In a world of phishermen, con artists, scoundrels, and cheats, many companies have had to step up their security game. One such company, Bank of America, has done just that by deploying a new, opt-in security feature – SafePass. The purpose of this new feature is to provide an extra layer of protection against unauthorized transactions. So, how does this work? What is SafePass? Glad you asked. Basically, Bank of America members sign into the first security page of their online bank account and request an encrypted 6 digit number to be delivered to their cell phone with a click of a button. After receiving the 6 digit code, the user only has a short amount of time before the code becomes invalid (another security measure) and must enter the code to get to the second security page, where the user enters their personal banking passcode to gain access to his or her bank account(s). Once the code has been entered, it can not be used again.

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While this feature is really cool and a step in the right direction, I have determined that there might be some potential problems for those who opt-in for this added security feature. If your cell phone is not accessible when you when you decide to check your accounts to see if you have the funds to afford that brand new MacBook Pro, you will have to locate your phone before you can get started. Oops, what happens if you have no signal? Or if your battery is drained? Or if you drop your phone in a steaming cup of coffee? (o.k. that one is reaching, I know, but it could happen) I am sure you can see where I am going with this. Essentially, the health and proximity of your cell phone determines if you will be able to gain access to your accounts. If for some reason your cell phone is not functioning, broken or stolen you can call Bank of America and by answering several security questions can have the opt-in SafePass service removed from your online account. Even with these potential annoyances, I still think this is a step in the right direction. Furthermore, if you know that you desire additional security features, such as SafePass, then you must accept the responsibility that comes with it. This means keep your phone near, in a strong signal area, charged, and out of your coffee.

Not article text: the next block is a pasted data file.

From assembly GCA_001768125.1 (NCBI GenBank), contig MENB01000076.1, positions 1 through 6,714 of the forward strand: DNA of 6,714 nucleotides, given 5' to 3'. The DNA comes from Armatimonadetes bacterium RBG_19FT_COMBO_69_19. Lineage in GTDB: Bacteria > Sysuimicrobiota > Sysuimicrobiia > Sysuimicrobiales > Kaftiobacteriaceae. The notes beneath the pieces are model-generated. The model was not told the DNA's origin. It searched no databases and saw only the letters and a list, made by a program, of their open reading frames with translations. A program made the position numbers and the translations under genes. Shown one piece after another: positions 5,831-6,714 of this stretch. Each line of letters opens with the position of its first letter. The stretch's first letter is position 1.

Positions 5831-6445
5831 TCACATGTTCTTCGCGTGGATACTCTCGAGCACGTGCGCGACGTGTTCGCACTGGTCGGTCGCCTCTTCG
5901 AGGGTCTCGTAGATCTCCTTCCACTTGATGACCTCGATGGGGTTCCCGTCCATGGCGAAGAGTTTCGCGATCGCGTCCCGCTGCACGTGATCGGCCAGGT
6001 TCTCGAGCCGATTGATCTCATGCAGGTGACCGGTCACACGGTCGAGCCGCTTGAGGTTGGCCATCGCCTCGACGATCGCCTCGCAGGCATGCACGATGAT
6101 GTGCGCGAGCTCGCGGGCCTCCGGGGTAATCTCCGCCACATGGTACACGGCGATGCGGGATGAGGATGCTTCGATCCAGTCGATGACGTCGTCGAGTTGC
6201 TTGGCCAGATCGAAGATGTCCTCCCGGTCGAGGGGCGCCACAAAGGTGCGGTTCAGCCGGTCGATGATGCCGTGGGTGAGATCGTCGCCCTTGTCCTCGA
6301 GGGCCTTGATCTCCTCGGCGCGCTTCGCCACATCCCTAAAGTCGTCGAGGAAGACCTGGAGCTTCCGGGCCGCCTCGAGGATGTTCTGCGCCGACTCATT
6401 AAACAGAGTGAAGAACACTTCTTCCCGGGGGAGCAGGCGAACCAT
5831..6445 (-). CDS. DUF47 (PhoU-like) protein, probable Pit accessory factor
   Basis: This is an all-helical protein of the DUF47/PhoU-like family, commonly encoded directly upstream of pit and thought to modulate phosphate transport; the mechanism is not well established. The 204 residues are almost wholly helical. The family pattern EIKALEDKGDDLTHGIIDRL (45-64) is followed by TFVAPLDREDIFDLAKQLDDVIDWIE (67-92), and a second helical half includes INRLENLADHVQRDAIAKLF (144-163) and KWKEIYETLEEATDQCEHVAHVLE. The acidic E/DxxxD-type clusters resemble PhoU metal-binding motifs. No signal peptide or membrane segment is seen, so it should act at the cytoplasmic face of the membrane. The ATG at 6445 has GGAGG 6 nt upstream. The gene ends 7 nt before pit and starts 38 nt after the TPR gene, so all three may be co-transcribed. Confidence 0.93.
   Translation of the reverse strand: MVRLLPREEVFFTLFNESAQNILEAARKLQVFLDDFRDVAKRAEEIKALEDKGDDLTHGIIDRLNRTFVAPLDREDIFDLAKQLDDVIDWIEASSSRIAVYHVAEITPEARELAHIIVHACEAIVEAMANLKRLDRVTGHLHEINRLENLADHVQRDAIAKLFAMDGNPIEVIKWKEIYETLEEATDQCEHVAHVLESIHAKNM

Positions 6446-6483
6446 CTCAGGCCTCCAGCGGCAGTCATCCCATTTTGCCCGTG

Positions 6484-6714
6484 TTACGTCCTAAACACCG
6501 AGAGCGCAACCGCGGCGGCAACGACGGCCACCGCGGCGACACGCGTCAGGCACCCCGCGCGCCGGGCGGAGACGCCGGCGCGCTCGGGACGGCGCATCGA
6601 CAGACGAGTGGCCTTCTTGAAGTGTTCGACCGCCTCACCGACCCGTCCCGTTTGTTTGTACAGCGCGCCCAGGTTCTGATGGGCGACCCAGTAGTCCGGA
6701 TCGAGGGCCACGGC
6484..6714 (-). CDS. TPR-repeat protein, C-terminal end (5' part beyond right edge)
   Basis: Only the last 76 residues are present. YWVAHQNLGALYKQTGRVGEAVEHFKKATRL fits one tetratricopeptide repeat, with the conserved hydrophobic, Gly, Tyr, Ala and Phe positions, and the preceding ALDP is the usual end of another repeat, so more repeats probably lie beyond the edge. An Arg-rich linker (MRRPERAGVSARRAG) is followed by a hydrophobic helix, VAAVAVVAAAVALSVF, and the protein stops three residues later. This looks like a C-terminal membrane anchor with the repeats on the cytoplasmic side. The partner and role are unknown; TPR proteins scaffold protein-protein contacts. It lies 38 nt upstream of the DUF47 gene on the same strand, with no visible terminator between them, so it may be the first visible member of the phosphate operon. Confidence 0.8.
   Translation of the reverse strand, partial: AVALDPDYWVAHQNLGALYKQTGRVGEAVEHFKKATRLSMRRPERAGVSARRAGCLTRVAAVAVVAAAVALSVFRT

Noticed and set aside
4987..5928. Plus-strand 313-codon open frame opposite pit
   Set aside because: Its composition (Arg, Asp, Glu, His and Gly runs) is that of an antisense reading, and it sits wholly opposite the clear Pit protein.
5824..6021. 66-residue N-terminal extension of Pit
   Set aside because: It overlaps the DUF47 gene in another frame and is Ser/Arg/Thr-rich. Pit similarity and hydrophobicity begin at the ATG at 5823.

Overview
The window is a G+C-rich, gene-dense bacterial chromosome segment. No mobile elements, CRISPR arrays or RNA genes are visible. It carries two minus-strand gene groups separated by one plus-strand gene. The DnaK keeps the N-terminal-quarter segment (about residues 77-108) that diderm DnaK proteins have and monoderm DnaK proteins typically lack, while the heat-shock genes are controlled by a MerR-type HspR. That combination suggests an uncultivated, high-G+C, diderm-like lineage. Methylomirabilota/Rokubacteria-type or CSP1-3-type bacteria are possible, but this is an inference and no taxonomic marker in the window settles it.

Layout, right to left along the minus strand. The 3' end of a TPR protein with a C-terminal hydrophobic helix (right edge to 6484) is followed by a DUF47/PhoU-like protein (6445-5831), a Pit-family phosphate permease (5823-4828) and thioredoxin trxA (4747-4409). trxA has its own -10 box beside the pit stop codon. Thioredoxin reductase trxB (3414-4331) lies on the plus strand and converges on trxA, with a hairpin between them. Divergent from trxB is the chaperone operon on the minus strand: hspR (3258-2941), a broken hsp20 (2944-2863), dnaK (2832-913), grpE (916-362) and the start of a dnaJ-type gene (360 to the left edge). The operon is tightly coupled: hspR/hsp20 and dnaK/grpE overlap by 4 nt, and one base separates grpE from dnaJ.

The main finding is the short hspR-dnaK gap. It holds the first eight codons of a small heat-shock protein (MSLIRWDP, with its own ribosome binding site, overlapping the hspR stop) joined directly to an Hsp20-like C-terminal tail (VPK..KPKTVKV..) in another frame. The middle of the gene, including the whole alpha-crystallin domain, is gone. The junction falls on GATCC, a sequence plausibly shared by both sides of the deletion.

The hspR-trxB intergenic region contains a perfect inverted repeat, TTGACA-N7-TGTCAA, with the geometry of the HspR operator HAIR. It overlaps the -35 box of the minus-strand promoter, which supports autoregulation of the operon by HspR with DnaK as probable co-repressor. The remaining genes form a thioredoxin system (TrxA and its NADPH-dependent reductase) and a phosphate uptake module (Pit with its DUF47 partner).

In conclusion, I am glad to see the companies are going to these measures to protect their customers. It is also nice to see the cell phone being used not only for entertainment purposes (ringtones, downloads, etc) but also, for security measures.

That’s All I Got,
aka: 4four1ones